Attorney General Cuomo Stops Internet Company From Illegally Selling Personal Consumer Information

NEW YORK, N.Y. (May 20, 2008) - Attorney General Andrew M. Cuomo today announced his office has stopped a leading Internet company dealing in personal information from illegally selling the private credit bureau data of thousands of consumers across the nation.

Under the terms of the settlement, online data broker has also paid $250,000 in penalties and costs for violating federal laws designed to prohibit such abuses.

“Companies with access to a consumer’s private information must do all they can to keep it private,” said Attorney General Cuomo. “With the crime of identity theft running rampant across the globe, it is critical that personal data, including sensitive credit bureau information, not be readily available to anyone with Internet access. This settlement puts a stop to the practice that US Search was engaging in and requires penalties for breaking the law.”

US, Inc. provides information found in public domain, such as court records, real estate records and telephone directories, to consumers trying to locate people by alias and address history. For an additional fee, however, the company would offer businesses non-public personally identifiable information from credit reporting agencies - Equifax, TransUnion and Experian - and financial institutions.

A one-year investigation by the Attorney General’s Office uncovered that the company illegally accessed and sold consumer data compiled by these agencies as an “extra benefit” to business clients by falsely claiming to have a lawful purpose for the data. The data included sensitive information including consumers’ names, aliases, current/prior addresses, telephone numbers and birth dates. The company also accessed Social Security numbers as a way to verify the sensitive information.

In total, US Search illegally obtained private consumer information more than 2,385 times. More so, each request often resulted in additional information on the individual’s associates, relatives and/or neighbors, making the number of individuals whose information was wrongfully obtained much higher. All of the information requests were made unbeknownst to the consumer and US Search did not maintain records of individuals whose information was accessed.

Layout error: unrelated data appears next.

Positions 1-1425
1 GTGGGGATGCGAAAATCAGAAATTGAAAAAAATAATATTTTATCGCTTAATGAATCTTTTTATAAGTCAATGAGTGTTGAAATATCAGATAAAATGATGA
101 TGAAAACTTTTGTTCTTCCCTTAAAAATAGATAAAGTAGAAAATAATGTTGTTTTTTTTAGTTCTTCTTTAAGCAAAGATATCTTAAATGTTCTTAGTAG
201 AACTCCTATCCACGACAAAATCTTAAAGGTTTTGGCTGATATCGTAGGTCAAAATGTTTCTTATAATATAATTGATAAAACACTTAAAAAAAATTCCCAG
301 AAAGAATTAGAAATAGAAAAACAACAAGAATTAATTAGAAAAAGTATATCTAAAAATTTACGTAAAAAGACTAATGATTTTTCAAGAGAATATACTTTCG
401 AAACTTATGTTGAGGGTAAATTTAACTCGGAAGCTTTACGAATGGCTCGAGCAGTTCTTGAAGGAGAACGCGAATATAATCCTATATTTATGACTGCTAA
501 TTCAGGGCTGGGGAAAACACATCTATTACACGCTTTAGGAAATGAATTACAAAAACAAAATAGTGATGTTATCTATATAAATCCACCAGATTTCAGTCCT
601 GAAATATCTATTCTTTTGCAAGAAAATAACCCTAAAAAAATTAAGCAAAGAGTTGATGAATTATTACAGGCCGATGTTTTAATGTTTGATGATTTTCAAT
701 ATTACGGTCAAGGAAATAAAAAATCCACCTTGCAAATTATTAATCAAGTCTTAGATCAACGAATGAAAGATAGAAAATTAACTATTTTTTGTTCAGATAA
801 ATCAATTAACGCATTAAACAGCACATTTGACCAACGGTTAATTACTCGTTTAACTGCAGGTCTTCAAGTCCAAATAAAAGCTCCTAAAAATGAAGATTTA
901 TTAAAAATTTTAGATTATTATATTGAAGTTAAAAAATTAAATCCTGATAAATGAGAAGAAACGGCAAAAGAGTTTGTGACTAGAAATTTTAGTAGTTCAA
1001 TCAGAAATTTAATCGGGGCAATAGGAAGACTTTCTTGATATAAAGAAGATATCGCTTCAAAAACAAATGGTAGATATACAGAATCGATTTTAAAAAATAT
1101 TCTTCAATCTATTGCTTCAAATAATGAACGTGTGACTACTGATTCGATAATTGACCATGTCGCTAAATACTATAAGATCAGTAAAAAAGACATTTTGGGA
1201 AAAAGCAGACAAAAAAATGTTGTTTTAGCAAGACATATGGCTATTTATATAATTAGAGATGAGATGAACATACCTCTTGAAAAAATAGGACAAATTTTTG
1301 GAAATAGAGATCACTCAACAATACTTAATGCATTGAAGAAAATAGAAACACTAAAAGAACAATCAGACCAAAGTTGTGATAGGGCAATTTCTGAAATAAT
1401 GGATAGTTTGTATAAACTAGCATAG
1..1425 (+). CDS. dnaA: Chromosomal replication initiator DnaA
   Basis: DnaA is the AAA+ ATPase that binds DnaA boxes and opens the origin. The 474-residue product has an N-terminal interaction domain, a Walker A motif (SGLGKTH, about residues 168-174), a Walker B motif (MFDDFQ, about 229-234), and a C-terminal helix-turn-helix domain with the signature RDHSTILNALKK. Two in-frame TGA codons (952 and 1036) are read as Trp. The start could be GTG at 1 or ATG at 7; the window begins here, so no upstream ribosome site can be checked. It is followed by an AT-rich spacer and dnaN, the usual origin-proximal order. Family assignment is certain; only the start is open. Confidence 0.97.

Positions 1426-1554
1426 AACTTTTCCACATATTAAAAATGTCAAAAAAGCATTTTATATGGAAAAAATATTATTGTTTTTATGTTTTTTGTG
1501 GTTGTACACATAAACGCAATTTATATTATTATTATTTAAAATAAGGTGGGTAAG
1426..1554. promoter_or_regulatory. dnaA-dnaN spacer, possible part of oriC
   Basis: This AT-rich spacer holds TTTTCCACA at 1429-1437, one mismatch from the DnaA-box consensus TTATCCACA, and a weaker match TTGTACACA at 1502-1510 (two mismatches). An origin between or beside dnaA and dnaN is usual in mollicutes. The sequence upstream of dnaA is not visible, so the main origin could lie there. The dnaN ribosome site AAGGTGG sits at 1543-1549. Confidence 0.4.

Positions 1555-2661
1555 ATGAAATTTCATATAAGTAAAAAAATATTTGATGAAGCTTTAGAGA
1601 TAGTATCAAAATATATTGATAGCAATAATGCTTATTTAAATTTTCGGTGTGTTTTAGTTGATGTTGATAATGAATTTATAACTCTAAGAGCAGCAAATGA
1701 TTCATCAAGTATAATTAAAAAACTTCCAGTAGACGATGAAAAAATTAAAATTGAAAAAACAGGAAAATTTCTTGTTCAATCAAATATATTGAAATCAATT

Under the terms of the settlement, US Inc., will:

  • Immediately suspend its illegal use of credit bureau data;
  • Pay $250,000 in penalties, (approximately five times the amount it made from selling the illegally obtained information);
  • Require clients to certify that they have a permissible purpose for accessing non-public personal information and allow all certifications to be inspected by the Attorney General’s Office upon request;
  • Train those responsible for accessing, using or disclosing any non-public personal information to ensure compliance with terms of the settlement and all applicable laws.

Federal law regulating the use of non-public personal information collected by financial institutions (Gramm-Leach-Bliley Act) strictly prohibits sale and misuse of financial information with few exceptions (e.g. if consumer consent is obtained or the information is used for protection against fraud).

During the course of the Attorney General’s investigation, US Search was sold from First Advantage Corporation to Cricket Operating Company, LLC. Attorney General Cuomo’s Office reached a separate but similar agreement with the new owners to ensure that the company’s illegal practices are completely stopped.

Attorney General Cuomo urges all consumers to take precautionary steps to ensure their identities and private information is protected. The Attorney General’s Internet Bureau, one of the first of its kind in the nation, offers tips about Internet safety online at

The case was handled by Karen Geduldig, Assistant Attorney General in the Internet Bureau, under the direction of Justin Brookman, Chief of the Internet Bureau.


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